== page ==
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Spirits in the Material World

Episode 4 of 10

Dr Geoff Bunn explains Thomas Willis's pioneering attempt in 1650 to correlate brain anatomy with function.

Dr Geoff Bunn's 10 part History of the Brain is a journey through 5000 years of our understanding of this complex organ in our heads. From Neolithic times to the present day, he reveals the contemporary beliefs about what the brain is for and how it fulfils its functions.

While referencing the core physiology and neuroscience, this is a cultural, not a scientific history. What soon becomes obvious is that our understanding of this most inscrutable organ has in all periods been coloured by the social and political expedients of the day no less than by the contemporary scope of scientific or biological exploration.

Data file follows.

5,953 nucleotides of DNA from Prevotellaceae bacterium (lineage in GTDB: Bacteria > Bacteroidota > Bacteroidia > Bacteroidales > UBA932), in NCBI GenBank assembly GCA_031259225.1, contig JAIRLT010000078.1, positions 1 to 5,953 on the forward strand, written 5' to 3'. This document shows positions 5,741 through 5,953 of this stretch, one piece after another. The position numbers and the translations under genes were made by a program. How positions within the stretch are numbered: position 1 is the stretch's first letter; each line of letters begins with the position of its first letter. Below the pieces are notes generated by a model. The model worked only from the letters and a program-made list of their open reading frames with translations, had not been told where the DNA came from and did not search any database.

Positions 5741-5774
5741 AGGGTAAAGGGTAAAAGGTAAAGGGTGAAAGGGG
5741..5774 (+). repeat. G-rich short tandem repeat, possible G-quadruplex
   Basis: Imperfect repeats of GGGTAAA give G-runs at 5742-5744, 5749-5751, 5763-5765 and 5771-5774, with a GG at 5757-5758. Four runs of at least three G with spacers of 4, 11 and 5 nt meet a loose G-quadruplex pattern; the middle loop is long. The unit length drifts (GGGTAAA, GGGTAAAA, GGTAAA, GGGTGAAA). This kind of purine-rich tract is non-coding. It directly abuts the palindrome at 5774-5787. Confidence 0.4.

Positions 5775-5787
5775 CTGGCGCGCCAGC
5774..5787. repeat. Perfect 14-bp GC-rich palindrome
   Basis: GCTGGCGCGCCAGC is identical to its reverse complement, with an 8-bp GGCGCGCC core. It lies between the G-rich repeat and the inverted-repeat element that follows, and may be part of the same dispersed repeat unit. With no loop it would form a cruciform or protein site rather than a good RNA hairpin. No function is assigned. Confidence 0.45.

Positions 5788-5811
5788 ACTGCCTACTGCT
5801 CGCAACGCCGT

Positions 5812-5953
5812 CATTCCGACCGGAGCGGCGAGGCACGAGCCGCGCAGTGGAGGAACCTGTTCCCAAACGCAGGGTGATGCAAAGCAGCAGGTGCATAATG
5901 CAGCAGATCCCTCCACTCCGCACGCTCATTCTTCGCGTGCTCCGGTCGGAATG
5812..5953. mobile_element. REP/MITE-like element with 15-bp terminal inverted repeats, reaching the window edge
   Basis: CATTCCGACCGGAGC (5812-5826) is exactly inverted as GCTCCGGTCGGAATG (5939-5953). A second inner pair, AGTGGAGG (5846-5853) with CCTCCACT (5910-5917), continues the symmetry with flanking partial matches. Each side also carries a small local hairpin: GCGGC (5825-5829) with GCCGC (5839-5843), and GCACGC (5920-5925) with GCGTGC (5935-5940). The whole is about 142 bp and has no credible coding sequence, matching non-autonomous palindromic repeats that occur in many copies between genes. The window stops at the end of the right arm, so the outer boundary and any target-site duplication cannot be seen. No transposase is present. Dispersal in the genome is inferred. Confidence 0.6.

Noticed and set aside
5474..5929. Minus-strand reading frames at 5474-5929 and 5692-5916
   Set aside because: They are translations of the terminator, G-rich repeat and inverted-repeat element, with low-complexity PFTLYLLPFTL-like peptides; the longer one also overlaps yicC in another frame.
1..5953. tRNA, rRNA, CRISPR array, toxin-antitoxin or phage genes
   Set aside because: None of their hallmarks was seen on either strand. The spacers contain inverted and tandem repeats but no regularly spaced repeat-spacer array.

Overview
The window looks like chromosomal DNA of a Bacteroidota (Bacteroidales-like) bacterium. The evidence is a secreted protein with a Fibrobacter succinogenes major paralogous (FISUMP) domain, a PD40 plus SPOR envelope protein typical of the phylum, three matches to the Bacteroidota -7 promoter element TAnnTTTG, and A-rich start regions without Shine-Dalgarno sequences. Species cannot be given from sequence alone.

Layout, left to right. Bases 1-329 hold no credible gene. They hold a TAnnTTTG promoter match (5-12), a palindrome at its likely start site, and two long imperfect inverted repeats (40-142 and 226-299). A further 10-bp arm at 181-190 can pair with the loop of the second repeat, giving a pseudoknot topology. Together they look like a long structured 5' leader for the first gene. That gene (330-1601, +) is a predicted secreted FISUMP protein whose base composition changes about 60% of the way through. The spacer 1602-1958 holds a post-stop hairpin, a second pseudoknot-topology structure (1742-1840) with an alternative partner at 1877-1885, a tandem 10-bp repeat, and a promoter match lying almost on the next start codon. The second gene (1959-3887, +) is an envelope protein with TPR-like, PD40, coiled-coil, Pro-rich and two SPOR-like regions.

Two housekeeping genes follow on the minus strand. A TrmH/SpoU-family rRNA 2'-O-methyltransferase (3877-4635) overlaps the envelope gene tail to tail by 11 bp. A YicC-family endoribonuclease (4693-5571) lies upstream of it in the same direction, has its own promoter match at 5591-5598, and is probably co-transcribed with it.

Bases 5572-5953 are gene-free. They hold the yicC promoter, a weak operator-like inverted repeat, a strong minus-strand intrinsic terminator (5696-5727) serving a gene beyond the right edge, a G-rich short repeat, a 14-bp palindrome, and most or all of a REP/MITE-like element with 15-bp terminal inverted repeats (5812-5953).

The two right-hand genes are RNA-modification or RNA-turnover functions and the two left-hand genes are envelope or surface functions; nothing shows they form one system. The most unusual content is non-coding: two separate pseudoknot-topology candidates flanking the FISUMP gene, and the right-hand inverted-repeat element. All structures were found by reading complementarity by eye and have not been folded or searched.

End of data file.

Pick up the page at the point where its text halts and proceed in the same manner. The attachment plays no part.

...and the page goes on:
In Episode 4: Spirits in the Material World, the focus is on Thomas Willis, the 17th century physician after whom the 'Circle of Willis' - the circuit of arteries supplying blood to the brain - is named. Willis' Anatomy of the Brain and Nerves was a groundbreaking attempt to correlate brain anatomy with mental function. A friend of Christopher Wren, the humbly-born Willis was one of the founder members of the Royal Society. Yet his ideas were not universally accepted. The Cambridge philosopher, Henry More, considered the brain no more than 'a bowl of curds'', with no possibility that it could house reason.

The series is entirely written and presented by Dr Geoff Bunn of Manchester Metropolitan University, with actors Paul Bhattacharjee and Jonathan Forbes providing the voices of those who have written about the brain from Ancient Egypt to the present day, and actor Hattie Morahan giving the Anatomy Lesson which establishes the part of the brain to be highlighted in each episode - in this instance the Circle of Willis and the tiny pineal gland. The original, atmospheric score is supplied by composer, Barney Quinton.

Producer: Marya Burgess.

Available now

15 minutes

Last on

Fri 16 Nov 2018 02:15


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